Dye has boosted innumerable careers. Idaho songwriter Ritter is one: "I really don't know where I'd be without David and WXPN," he said via email. "From the very first time I met him, David treated my music as if it was something special and new and worthy of attention.  The respect he paid me and my albums so early on was a revelation, and I feel so lucky to have been able to build a musical relationship with him."

When Schlanger was hired, Dye's exit wasn't clearly imminent. But, Schlanger (rhymes with anger) says, "I knew that I would have an outlet for all the creativity I want to bring. Cool, amazing things happen here, for the sheer purpose of discovering, digging, and sharing great music. That really is top of mind."

XPN is doubling down on the show, says LaMay, who also serves as chairman of the board of National Public Radio. The station has launched World Cafe Nashville, in which NPR's Ann Powers will interview five or six artists a month, and the station has plans to hire another contributing host.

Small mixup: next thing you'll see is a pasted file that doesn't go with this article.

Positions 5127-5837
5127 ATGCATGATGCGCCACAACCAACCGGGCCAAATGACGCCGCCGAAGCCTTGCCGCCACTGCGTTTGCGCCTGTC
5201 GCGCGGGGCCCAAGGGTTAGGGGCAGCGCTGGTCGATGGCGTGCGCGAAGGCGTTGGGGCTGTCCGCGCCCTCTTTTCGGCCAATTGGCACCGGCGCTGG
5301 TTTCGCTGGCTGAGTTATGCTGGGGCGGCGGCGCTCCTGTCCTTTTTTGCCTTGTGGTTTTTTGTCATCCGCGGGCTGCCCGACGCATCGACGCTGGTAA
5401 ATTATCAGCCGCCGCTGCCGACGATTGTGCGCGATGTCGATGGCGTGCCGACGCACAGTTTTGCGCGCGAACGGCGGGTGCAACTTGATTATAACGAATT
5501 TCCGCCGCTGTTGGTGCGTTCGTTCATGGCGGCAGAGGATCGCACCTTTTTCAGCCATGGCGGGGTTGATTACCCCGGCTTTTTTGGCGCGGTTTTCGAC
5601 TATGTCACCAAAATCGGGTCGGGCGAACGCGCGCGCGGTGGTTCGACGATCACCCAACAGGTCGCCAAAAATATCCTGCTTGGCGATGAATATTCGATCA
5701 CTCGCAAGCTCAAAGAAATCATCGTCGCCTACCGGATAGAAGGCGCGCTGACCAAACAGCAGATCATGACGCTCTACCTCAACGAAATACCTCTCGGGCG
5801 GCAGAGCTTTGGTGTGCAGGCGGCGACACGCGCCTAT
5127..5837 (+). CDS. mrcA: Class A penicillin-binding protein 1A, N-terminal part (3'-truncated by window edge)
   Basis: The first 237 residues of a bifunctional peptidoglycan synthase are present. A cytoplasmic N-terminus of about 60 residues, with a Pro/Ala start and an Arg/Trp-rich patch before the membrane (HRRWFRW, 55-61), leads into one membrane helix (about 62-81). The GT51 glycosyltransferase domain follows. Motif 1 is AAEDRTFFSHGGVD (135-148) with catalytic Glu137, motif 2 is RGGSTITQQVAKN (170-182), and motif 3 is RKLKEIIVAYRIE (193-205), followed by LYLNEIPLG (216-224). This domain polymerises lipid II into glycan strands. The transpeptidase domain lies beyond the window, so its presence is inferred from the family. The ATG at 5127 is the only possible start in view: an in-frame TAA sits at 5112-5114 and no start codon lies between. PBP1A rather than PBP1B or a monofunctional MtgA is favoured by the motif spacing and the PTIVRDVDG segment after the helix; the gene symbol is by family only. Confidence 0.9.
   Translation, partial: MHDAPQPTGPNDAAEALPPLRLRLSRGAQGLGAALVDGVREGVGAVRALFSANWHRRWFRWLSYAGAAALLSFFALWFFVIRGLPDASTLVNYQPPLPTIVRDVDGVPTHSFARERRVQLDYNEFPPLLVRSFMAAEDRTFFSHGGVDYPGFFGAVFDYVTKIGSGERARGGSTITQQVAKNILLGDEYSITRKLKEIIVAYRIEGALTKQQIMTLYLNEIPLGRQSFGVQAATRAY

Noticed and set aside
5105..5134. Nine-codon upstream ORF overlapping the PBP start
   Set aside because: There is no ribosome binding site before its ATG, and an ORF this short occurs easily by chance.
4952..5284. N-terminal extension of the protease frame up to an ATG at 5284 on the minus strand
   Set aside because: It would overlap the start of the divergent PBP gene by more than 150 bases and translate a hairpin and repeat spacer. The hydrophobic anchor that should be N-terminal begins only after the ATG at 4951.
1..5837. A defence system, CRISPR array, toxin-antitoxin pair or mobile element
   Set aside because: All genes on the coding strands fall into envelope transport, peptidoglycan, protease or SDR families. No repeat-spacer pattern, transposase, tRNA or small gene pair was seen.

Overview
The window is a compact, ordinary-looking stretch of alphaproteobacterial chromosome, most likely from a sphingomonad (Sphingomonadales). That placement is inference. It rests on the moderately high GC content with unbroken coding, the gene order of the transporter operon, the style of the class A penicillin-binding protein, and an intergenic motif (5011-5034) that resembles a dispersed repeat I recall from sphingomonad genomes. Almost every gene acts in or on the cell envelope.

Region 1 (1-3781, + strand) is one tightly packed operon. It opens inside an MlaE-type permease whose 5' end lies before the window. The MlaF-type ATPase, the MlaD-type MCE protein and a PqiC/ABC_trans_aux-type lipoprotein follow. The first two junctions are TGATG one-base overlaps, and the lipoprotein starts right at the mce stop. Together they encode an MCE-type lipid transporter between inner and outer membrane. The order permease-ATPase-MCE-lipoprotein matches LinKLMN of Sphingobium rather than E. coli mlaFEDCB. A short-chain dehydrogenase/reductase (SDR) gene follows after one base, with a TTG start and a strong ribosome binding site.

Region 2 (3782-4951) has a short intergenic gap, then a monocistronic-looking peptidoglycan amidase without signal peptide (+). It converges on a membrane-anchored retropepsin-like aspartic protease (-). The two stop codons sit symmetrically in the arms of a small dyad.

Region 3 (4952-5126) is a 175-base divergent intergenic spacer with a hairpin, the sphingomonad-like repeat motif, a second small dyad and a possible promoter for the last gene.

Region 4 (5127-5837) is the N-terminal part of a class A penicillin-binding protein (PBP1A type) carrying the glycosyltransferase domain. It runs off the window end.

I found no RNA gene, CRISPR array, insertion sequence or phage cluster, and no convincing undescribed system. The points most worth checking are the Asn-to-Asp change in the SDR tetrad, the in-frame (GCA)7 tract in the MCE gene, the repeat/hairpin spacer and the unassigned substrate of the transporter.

In a fraught political environment, LaMay says, "it's really important that leading public radio programs across the country in news, music, and culture focus on being increasingly relevant to new audiences on multiple platforms." He concedes, "It's a precarious time in some respects, but if you work in arts and culture, you've had some experience with that."

"Moving to Canada" may be a popular fantasy, but Schlanger did a reverse commute. "I think that for a young woman with a career charging forward in America, this is a good time to do it," she says.

Dye regards his World Cafe quarter-century as his career high point. "I feel good about what I've done," he says. With enthusiasm for chasing the new thing waning, though, he's happy to step back, albeit "with 25 percent fear or dread about it." The deejay, who is married to former Inquirer and current Washington Post writer Karen Heller, plans to spend time with a soon-to-be-acquired springer spaniel, go to Phillies games, and read mysteries, like the new Denise Mina book he's itching to crack.

"What David has built here ... is unbelievable. So I feel equal parts intimidated and inspired to do the same."  World Cafe, she promises, will always be a show on the radio where your friend will come to you and say, 'You gotta hear this. You gotta hear this story!' "